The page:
Average screentime among children of various age group

  • Kids under age 6 watch an average of about 2 hours of screen media a day, primarily TV and videos or DVDs.
  • Kids and teens 8 to 18 years spend nearly 4 hours a day in front of a TV screen and almost 2 additional hours on the computer (outside of schoolwork) and playing video games.
  • Kids of age 8 to 18 year-olds devote an average of 7 hours and 38 minutes to using entertainment media across a typical day. 

And the effects of television, or any technology addiction, on children are not good.

The risk involved with too much screentime:

  1. Carry a much higher risk of childhood obesity.
  2. Are more likely to display aggressive behavior. Children naturally copy what they see. (For a simple, chilling experiment, allow your son to watch professional wrestling and see how long it takes before he tackles his sister).
  3. Are more likely to engage in “risky behaviors” when they get older.
  4. Have less energy.
  5. Have a harder time in school.
  6. Are more-exposed to commercials, advertisements, and propaganda.

Most people would agree that our culture watches too much. Yet, few people are able to curb their habits and reclaim their life. And even fewer know how to help their children navigate the media-drenched world we live in.

Here are 12 tips to help limit screen time for your kids. Each of these is tried-and-true methods used in our home and others.

  1. Set the Example. Sorry to start with the toughest one, but there is nowhere else to start. Children will always gravitate toward the modeled behaviors of their parents. If they see you reading a book, they are more likely to read. And if they see you watching television, so will they.

  2. Be the Parent. It is your job to encourage healthy behaviors and limit unhealthy ones – sometimes this means making unpopular decisions like limiting your children’s screen time. Make these tough decisions for your children. And always go the next step of explaining why you have made the decision – this will help them follow through and someday choose it for themselves.

  3. Set Limited Viewing Times. If you are not going to turn off the television completely, choose the appropriate television viewing windows for your kids. It is much easier to limit their viewing habit if they understand that they can only watch one show in the morning and one show after school (as just an example).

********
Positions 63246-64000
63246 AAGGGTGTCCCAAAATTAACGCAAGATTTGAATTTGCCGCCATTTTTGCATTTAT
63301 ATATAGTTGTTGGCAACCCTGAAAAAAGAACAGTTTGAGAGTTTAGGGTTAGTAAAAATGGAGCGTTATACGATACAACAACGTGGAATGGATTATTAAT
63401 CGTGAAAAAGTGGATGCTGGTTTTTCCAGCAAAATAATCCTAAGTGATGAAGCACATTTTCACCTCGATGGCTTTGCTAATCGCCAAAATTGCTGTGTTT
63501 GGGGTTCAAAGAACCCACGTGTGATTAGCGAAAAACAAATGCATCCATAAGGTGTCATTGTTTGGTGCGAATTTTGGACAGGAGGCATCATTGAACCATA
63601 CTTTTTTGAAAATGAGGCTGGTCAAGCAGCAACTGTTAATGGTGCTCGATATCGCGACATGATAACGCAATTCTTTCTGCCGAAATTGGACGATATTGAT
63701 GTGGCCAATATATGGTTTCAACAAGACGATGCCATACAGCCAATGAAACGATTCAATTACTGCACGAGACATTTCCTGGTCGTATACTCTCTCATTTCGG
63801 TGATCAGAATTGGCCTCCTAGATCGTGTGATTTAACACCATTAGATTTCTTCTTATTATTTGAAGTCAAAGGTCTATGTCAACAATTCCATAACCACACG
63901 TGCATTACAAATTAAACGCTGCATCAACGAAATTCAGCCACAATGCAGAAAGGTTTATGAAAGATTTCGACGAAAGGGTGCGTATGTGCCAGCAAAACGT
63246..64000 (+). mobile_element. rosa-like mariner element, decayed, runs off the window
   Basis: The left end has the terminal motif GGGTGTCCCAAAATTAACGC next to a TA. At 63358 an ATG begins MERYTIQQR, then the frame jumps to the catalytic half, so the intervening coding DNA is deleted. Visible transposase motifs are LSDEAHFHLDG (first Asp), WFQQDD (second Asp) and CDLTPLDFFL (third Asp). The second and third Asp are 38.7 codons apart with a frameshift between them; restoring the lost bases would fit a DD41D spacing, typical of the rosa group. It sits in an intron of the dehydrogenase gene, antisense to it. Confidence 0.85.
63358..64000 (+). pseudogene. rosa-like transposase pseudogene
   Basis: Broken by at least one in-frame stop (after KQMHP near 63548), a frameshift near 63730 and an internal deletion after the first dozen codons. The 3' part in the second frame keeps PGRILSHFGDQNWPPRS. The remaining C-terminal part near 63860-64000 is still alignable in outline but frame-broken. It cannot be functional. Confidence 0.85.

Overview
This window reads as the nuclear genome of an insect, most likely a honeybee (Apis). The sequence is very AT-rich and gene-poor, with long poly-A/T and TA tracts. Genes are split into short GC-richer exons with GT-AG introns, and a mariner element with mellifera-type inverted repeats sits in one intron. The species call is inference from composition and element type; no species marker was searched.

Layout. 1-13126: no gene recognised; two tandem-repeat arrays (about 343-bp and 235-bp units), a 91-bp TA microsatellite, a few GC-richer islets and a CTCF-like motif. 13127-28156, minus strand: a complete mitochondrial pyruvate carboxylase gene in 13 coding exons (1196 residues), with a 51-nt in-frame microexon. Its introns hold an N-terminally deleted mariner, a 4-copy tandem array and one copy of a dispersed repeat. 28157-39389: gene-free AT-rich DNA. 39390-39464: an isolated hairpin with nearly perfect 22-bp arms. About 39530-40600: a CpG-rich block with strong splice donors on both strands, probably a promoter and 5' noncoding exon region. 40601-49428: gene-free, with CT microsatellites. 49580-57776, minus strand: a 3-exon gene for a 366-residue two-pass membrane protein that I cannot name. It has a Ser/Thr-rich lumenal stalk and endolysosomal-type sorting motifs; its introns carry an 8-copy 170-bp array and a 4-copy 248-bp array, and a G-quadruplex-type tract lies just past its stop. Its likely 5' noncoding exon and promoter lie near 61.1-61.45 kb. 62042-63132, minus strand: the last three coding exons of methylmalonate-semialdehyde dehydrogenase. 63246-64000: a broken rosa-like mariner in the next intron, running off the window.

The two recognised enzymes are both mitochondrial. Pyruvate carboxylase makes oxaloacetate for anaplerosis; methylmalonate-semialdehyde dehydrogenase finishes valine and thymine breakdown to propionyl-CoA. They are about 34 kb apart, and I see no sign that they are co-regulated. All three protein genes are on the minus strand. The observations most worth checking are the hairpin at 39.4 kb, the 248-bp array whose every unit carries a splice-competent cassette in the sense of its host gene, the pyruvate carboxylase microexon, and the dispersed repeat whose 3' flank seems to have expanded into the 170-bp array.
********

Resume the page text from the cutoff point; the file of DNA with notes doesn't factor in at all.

4. Encourage Other Activities. And provide the necessary resources (books to read, board games, art supplies, and/or sporting equipment).

  5. Play with Your Kids. Get down on the floor with your kids and pick up a doll, truck, or ball. It takes intentionality and selfless love when they are 6 But when they turn 13, you’ll be glad you did.

  • Be Involved in Their Lives. For many parents, it is just easier to turn on the television than to actually be involved in the lives of their children. But those intimate life details are required for successful parenting. So observe, listen, ask, and parent.

  • Cut your Cable / Remove Your Television Completely. If you want a sure-fire way to limit your child’s television viewing habits, cut your cable/satellite television feed (or remove your television completely). It will change your family’s life overnight (it changed ours). Oh, by the way, it will positively impact your checkbook too.

  • Observe Your Child’s Behavioral Changes. Television has an immediate impact on your child’s behavior. After too much television/video games, my children get irritable, aggressive, selfish, and impatient. I can tell almost the moment I walk in the door. Be on the look-out for these behavioral changes. When you start to notice them yourself, you’ll be less inclined to put your kids in front of the screen.

  • Don’t Worry if They Miss Out on Parts of the Conversation. Your child’s friend will talk about television. They will compare notes about cartoons, Nickelodeon, or prime-time programming. You will think that you are depriving your child of friendships because they can not join in on those parts of the conversation (I’m speaking from experience). But don’t worry. You will have successfully prepared to your child to enter into far deeper, richer conversations than the most recent Hannah Montana episode.

  • Value Family Meals and Car Rides. About two-thirds (64%) of young people say the TV is usually on during meals. That’s too bad because your family’s richest conversations will always take place during meals and in the car. Value those times with your kids. Don’t let the TV steal them from you.

  • No TV in Bedrooms. Not your kids’ rooms. And not yours either.

  • Find your mantra. A mantra is a sound, word, or group of words that are considered capable of creating transformation. While the words may not be magic in themselves, the consistent use of them can be. Every parent should have them and use them effectively. My “too-much television” mantra goes like this, “There’s been too much screen time in this family.” And every time my kids hear me say it, they know what it means… they know we are about to spend some quality time together.
  • Limiting your child’s screen time may seem like an impossible chore or it may seem like a battle that is too difficult to fight. But it is worth fighting.

    Implementing just a few steps right away will help you implement the others. Television viewing is a momentum-gathering behavior. The more you do it, the more compelled you are to continue (advertisements have that effect on viewers).

    But the opposite is also true. The more you turn it off, the easier it becomes to keep off and limit the screen time for kids.